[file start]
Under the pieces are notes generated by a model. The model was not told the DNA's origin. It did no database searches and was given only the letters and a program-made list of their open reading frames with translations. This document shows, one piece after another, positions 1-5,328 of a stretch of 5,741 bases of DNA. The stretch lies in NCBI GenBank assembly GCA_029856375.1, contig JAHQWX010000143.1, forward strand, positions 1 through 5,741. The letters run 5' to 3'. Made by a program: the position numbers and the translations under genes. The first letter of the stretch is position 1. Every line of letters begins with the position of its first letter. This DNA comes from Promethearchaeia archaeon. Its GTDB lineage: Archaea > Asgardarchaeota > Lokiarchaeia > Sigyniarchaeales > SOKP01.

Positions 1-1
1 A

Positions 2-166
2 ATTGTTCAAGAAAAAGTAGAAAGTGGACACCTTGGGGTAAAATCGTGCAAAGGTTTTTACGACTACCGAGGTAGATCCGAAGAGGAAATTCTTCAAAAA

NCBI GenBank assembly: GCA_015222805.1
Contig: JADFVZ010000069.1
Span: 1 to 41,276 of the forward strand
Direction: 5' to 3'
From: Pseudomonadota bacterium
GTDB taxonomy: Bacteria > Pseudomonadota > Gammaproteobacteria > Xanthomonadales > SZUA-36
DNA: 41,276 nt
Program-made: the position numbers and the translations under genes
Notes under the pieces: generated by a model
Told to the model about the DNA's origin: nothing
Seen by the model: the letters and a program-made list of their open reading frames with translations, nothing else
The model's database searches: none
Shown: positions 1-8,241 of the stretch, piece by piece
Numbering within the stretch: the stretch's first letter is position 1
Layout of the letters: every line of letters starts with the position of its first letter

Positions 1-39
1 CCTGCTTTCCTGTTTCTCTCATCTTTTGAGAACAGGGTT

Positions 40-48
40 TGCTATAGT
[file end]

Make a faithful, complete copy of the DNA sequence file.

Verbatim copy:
Under the pieces are notes generated by a model. The model was not told the DNA's origin. It did no database searches and was given only the letters and a program-made list of their open reading frames with translations. This document shows, one piece after another, positions 1-5,328 of a stretch of 5,741 bases of DNA. The stretch lies in NCBI GenBank assembly GCA_029856375.1, contig JAHQWX010000143.1, forward strand, positions 1 through 5,741. The letters run 5' to 3'. Made by a program: the position numbers and the translations under genes. The first letter of the stretch is position 1. Every line of letters begins with the position of its first letter. This DNA comes from Promethearchaeia archaeon. Its GTDB lineage: Archaea > Asgardarchaeota > Lokiarchaeia > Sigyniarchaeales > SOKP01.

Positions 1-1
1 A

Positions 2-166
2 ATTGTTCAAGAAAAAGTAGAAAGTGGACACCTTGGGGTAAAATCGTGCAAAGGTTTTTACGACTACCGAGGTAGATCCGAAGAGGAAATTCTTCAAAAA

NCBI GenBank assembly: GCA_015222805.1
Contig: JADFVZ010000069.1
Span: 1 to 41,276 of the forward strand
Direction: 5' to 3'
From: Pseudomonadota bacterium
GTDB taxonomy: Bacteria > Pseudomonadota > Gammaproteobacteria > Xanthomonadales > SZUA-36
DNA: 41,276 nt
Program-made: the position numbers and the translations under genes
Notes under the pieces: generated by a model
Told to the model about the DNA's origin: nothing
Seen by the model: the letters and a program-made list of their open reading frames with translations, nothing else
The model's database searches: none
Shown: positions 1-8,241 of the stretch, piece by piece
Numbering within the stretch: the stretch's first letter is position 1
Layout of the letters: every line of letters starts with the position of its first letter

Positions 1-39
1 CCTGCTTTCCTGTTTCTCTCATCTTTTGAGAACAGGGTT

Positions 40-48
40 TGCTATAGT